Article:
In this group of pregnant women, the urinary monoester concentrations (except for the DEHP metabolites) were less or similar to the concentrations of the U.S. general population based on the National Health and Nutrition Examination Survey (NHANES) 2001–2002 data (CDC 2005), but DEHP metabolite concentrations were much greater (Table 4). The major source of DEHP exposure for these women was likely related to their medical interventions in the hospital. DEHP/MEHP could leach out from the IV bags and tubes directly into the women’s system circulation, and contribute significantly to their DEHP exposure and body burden. Previous studies showed much lower concentrations in urine of MEHP than of the oxidative metabolites MEHHP and MEOHP (Albro et al. 1973; Barr et al. 2003; Kato et al. 2004; Kohn et al. 2000; Silva et al. 2006a,b). However, in this study, we observed similar urinary concentrations for all three DEHP metabolites measured (Tables (Tables2,2, ,4).4). This may confirm the recent exposure to DEHP from IV injection during the mothers’ stay in the hospital, as the hydrolytic monoester MEHP was not completely metabolized yet at the time point of urine sample collection.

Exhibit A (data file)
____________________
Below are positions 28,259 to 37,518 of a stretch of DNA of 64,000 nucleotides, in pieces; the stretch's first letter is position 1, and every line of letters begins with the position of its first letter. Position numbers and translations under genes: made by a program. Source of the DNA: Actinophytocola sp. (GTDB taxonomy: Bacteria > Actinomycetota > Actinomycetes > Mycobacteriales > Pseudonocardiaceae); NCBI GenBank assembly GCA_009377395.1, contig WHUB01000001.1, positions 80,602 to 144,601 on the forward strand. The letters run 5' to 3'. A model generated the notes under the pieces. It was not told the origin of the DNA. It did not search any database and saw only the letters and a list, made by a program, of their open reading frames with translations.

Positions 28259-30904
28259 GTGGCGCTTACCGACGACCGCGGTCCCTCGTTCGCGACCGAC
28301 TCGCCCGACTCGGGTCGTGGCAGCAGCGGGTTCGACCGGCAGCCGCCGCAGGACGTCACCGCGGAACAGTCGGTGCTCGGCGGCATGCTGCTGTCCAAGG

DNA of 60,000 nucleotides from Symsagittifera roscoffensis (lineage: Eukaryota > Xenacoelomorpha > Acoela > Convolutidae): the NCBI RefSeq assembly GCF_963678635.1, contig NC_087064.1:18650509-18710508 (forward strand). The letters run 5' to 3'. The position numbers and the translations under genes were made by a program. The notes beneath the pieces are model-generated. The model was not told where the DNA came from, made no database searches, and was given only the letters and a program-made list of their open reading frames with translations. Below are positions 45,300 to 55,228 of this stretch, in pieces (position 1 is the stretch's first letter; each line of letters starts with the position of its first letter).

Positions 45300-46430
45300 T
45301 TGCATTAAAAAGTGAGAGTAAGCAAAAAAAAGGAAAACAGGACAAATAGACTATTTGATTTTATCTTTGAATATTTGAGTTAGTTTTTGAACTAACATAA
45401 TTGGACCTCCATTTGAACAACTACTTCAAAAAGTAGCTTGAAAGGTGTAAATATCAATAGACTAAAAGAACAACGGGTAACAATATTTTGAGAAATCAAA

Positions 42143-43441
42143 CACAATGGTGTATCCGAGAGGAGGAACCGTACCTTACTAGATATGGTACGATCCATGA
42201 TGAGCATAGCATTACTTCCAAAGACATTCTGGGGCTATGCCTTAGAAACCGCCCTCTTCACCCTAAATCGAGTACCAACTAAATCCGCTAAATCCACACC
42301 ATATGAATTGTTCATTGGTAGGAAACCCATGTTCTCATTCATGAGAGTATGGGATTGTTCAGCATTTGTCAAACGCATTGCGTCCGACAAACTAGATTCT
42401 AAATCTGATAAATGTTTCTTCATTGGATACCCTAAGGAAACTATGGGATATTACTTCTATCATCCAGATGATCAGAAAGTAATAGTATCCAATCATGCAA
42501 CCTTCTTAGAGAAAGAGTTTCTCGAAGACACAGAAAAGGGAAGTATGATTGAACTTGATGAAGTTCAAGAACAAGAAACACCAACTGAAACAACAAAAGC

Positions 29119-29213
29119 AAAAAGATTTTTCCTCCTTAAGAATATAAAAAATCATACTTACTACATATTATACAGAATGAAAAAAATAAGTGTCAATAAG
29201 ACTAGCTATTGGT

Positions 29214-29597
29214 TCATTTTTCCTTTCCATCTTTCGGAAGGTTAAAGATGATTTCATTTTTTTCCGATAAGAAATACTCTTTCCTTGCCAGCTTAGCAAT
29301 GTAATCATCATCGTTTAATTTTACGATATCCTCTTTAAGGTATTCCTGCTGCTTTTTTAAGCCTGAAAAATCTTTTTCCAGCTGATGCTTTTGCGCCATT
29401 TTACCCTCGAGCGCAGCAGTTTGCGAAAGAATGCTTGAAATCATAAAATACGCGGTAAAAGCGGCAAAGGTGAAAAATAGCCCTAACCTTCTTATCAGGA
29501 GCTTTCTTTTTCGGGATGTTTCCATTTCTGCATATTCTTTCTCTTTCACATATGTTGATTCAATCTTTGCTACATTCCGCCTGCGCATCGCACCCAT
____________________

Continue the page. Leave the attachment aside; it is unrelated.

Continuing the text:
Table 4
Comparison of the urinary levels (ng/ml) of phthalate metabolites in the NJ study population to US general and female population (NHANES 2001–2002 data)

The urinary concentrations of phthalate monoesters were converted to intake levels using the mathematical model described by David (2000) and were related to doses (below which we do not expect to see effects) developed from animal toxicology studies such as the USEPA oral reference doses (RfDs), European Union tolerable daily intakes (TDIs), Agency for Toxic Substances and Disease Registry (ATSDR) minimal risk levels for chronic effects (MRLs), and National Toxicology Program/Center for the Evaluation of Risks to Human Reproduction (NTP/CERHR) no observable adverse effect levels (NOAELs) (CERHR 2000, 2005). The estimated daily exposures to BBzP, DBP, DEP (Table 5) were well below the RfDs, TDIs, or MRLs. Exposures for the general population, estimated by the NTP/CERHR Expert Panels are in good agreement with human daily intake estimates for most of the phthalates from this study.